ABI Research estimates annual shipments of up to 485 million devices by 2018. ABI's estimates are driven by the additional functionality/convenience offered by wearables. Currently wearables act primarily as standalone products with functionalities like health or activity tracking.
From the ABI Research report:
'The furor about wearable technologies, particularly smart watches and smart glasses is unsurprising,' says Josh Flood, senior analyst at ABI Research. 'Both technologies are very stimulating and some of the applications for the device are rather inspiring. Apple's curved glass-based watch could prove to be a revelation in the wearable technologies market.'
Wearables, because of size/memory/functional constraints, are most likely to operate as accessories tethered to smartphones/tablets to allow for quick "remote" access to other mobile devices. A smaller screen will most likely necessitate further reliance on voice commands from the user. The risk to Google mobile search/ads is the ability to "intercept" voice queries -- i.e., users will rely more heavily on the operating system, hardware manufacturers and app developers to parse and serve requests, with each having tremendous incentive to "grab" these commands to generate their own revenue streams
An additional excerpt from Google's 10-K speaks to this risk:
If we are unable to attract and retain a substantial number of alternative device manufacturers, distributors, and users to our products and services, or if we are slow to develop products and technologies that are more compatible with alternative devices and platforms, we will fail to capture the opportunities available as consumers and advertisers transition to a dynamic, multi-screen environment.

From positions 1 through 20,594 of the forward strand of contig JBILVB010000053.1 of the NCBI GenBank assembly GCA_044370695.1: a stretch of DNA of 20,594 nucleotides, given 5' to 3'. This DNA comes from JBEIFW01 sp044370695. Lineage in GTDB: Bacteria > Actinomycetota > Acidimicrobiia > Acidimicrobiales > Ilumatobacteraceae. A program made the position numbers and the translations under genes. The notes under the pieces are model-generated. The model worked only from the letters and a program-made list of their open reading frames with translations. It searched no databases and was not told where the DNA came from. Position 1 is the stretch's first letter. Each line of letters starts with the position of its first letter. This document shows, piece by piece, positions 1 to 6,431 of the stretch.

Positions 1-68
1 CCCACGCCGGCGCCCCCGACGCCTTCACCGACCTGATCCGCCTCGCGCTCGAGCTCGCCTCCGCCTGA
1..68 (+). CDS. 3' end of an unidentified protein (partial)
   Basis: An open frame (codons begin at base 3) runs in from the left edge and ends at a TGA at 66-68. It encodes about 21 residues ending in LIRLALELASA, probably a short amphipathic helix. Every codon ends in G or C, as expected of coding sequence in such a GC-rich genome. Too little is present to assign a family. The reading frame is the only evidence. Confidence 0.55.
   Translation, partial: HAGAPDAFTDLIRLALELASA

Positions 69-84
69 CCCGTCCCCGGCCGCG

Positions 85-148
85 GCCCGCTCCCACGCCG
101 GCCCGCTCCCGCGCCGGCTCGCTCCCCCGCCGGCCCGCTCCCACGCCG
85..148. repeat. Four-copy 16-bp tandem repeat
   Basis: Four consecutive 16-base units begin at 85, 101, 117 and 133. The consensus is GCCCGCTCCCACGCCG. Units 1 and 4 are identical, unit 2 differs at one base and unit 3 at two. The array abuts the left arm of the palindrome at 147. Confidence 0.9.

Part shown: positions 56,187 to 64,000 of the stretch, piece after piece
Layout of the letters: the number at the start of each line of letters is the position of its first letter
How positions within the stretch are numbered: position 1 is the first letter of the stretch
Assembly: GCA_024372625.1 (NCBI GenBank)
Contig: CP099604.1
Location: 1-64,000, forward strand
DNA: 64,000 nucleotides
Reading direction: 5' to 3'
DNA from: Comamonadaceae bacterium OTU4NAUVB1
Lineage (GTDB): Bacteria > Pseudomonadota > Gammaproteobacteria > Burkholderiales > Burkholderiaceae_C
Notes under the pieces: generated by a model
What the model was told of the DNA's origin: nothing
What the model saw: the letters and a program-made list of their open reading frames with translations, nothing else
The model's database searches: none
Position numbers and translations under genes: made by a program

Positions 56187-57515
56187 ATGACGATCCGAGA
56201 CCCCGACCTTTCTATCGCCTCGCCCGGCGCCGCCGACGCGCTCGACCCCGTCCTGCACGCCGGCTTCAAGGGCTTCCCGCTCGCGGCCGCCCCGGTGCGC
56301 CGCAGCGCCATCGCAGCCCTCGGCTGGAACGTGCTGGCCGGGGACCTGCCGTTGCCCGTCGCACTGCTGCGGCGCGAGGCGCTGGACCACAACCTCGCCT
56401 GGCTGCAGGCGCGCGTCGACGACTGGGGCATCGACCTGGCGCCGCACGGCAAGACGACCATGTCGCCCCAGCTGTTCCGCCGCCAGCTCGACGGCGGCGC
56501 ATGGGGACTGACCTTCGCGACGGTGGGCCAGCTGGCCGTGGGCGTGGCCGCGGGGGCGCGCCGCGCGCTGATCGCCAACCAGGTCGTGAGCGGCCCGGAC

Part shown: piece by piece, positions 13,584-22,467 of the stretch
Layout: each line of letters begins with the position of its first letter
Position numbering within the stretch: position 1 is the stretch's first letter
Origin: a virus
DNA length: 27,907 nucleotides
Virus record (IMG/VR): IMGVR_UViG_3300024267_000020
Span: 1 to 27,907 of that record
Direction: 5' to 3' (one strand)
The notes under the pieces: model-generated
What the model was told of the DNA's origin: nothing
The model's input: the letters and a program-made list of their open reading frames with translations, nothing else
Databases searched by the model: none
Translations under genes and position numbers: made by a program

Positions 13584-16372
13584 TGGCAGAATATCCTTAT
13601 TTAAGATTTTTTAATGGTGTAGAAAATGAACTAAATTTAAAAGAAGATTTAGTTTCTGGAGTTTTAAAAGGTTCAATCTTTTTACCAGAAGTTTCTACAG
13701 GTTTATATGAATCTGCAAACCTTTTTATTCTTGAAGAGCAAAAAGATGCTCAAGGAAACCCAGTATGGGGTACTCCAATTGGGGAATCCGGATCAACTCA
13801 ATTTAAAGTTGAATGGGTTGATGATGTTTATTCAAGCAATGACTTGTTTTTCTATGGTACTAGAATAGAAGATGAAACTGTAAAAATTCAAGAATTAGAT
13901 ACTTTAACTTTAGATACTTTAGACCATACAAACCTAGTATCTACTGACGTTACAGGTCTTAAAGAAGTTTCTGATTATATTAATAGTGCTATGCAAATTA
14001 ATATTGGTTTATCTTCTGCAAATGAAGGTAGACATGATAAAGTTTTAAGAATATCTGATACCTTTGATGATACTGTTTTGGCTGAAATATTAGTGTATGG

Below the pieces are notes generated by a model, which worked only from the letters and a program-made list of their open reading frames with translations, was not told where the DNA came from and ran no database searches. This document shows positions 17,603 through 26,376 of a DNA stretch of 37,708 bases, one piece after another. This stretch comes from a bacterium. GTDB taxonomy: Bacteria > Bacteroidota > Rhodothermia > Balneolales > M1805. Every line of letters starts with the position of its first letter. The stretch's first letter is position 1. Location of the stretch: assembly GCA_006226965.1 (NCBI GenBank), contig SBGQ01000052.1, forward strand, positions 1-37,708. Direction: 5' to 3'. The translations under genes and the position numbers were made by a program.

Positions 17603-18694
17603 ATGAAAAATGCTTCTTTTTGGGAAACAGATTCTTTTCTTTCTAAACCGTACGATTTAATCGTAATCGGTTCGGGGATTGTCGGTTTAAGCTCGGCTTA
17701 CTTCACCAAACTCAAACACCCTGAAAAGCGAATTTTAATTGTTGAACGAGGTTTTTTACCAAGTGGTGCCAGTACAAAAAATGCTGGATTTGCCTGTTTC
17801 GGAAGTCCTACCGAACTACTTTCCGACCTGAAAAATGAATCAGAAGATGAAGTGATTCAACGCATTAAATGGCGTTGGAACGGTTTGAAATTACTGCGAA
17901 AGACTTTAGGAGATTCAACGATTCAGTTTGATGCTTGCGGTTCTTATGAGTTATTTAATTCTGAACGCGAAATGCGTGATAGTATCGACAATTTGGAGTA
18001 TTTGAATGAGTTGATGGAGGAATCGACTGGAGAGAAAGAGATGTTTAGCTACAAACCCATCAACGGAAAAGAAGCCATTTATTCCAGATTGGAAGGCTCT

Does Open-Source Mean Open Season for Mobile Search?
Google is proactively addressing this mobile search risk with the company's Google Glass project (augmented reality glasses that tether to a mobile device to provide functionality for search, chat, photo/video, maps, etc.). However, the risk of query "interception" still exists because of the uncertainty of the "hand off" between the wearable and the mobile device. Uncertainty is created by the ability of manufacturers to "fork" Android, or for competitors such as Microsoft (NASDAQ:MSFT) or Apple to determine search parameters.
Case in point: Google is already experiencing some mobile search revenue "leakage" via Android, due to its open-source nature. (In China, many Android devices are heavily forked, with Baidu benefiting from "intercepted" search.) Competitors can be expected to further exploit opportunities to "intercept."
Summary: Google Investors Need to Keep a Close Eye on Mobile Revenue Growth
Google has done an exceptional job of monetizing Internet search and ads. However, a rapid and widespread adoption of wearable devices could provide a window of opportunity for competitors (hardware manufacturers, app developers, and OS platforms) to make headway in capturing mobile advertising/search revenues. Google investors need to be aware of the potential risks involved and plan on monitoring company mobile revenue growth against (any) growth in wearables.
Disclosure: I am long AAPL. I wrote this article myself, and it expresses my own opinions. I am not receiving compensation for it (other than from Seeking Alpha). I have no business relationship with any company whose stock is mentioned in this article.